These days, our senior citizens can have access to all sorts of therapies to strengthen them as they age, such as music therapy, reminiscence therapy, and nature therapy. Nature therapy, in particular, is a branch of therapy focusing on the connection between humans and nature. People who study nature therapy strive to understand how implementing the natural environment into our lives can help our bodies and minds. If you have an important older person in your life – such as a parent – and you’d like to try nature therapy with them, consider the following ideas:
Delve into the Joy of Gardening
Many people are already familiar with gardening, but if your older friend or family member isn’t much of a gardener or hasn’t spent much time out in the garden for a while, you could both try getting back into the hobby. Gardening can be an amazingly therapeutic, rewarding way to spend time, giving people the chance to engage in physical activity, connect with nature, and nurture living greenery at their own pace.
Look online for tutorials and visit your local hardware store to construct your own raised bed – this way, planting the flowers, vegetables, or other plants of choice will be much easier on backs, knees and joints. A dedicated raised bed also means that gardening doesn’t have to mean tending to a huge, overwhelming space. Why not encourage your parent to grow their own herbs or vegetables, and use them when you cook meals together?
Walk with them
A simple walk can be enough to appreciate the natural environment. If your older friend or family member would rather not walk for longer distances, perhaps you can take short walks in your garden, or drive to a gorgeous local park and have a nice warm stroll there.
You can encourage older people to walk barefoot, as feeling connected to the earth has been shown to have positive effects on wellbeing, and can also strengthen foot muscles and improve balance, which in turn can help prevent falls. To allow your older friend or family member to walk barefoot safely, always have a gentle arm or shoulder available for support and encourage them to walk at whatever pace suits them. You might want to check with their GP first to ensure walking outside is a safe activity for them.
Look out for any walking groups for seniors in your area, as you might like to encourage your parent to join one. Walking as a group has many advantages: they’ll be able to get their exercise, meet new friends in the same stage of life as them, and will have a group of people to support and encourage each other.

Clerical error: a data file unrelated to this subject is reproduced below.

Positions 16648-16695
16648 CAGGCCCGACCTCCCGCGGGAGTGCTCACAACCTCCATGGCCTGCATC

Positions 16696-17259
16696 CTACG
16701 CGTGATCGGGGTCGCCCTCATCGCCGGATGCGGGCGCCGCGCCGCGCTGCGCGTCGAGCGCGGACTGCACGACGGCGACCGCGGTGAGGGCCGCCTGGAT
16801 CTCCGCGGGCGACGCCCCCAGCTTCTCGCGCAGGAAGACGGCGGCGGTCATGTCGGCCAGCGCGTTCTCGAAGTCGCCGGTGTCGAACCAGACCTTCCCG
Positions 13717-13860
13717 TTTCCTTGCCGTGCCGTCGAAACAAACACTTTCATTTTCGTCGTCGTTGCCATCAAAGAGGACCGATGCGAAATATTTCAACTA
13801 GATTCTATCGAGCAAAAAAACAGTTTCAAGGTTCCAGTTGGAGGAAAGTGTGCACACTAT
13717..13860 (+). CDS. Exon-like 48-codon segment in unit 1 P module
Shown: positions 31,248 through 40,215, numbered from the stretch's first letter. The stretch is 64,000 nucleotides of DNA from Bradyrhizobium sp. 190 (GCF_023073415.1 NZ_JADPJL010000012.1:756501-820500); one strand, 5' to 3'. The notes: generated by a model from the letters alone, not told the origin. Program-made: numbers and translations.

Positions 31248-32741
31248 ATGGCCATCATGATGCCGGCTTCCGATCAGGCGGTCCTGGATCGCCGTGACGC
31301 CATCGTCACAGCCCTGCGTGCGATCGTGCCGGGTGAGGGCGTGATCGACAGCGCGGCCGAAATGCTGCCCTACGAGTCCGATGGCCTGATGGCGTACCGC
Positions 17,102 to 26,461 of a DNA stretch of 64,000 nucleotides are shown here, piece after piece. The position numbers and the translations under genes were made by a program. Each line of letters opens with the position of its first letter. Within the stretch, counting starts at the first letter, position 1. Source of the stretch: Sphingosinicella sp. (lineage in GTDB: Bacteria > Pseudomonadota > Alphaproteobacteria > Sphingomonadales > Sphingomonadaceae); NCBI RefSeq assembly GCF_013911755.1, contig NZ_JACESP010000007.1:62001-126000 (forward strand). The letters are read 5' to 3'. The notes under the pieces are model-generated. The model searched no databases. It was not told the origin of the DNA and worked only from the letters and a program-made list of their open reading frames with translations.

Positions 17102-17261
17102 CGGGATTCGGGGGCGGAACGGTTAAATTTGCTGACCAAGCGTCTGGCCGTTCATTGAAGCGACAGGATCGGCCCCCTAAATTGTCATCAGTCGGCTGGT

Host social activities outdoors
Next time you host a family get-together, why not pick an outdoor location? Spending too much time indoors can be stifling, and if the weather permits, having a meal or playing a game outside with the family can be a very enjoyable way to spend an evening together.
Take up bird or animal watching together
Birdwatching is one of the most enjoyable ways to experience your local flora and fauna and will likely to appeal to many senior citizens, as they’ll have become familiar with many species throughout their lives. Depending on the birdwatcher’s interests and ability level, birdwatching can be either an adventurous activity or a more relaxing way to spend time – and anyone can easily arm themselves with notepad, pencils, and a good pair of binoculars to join the hobby.
Depending on where you live, you might be able to see other animals too, such as squirrels, rabbits or lizards. Why not pick up a book of local birds or animals to introduce your friend or family member to the hobby, and have them check off the birds or animals as they see them?
Spending time in nature isn’t a silver bullet, it certainly helps to soothe our minds, souls, and bodies. Plenty of studies show us that spending time in nature is exceptionally beneficial to our lives, leading to reductions in stress and anxiety: so consider what activities the older person in your life might appreciate the most and help them to enjoy nature’s benefits.
Allison Hail is a freelance writer from Wellington, NZ who finds much of her writing inspiration from calm and beautiful places close to nature. You can find more of Allison’s work here.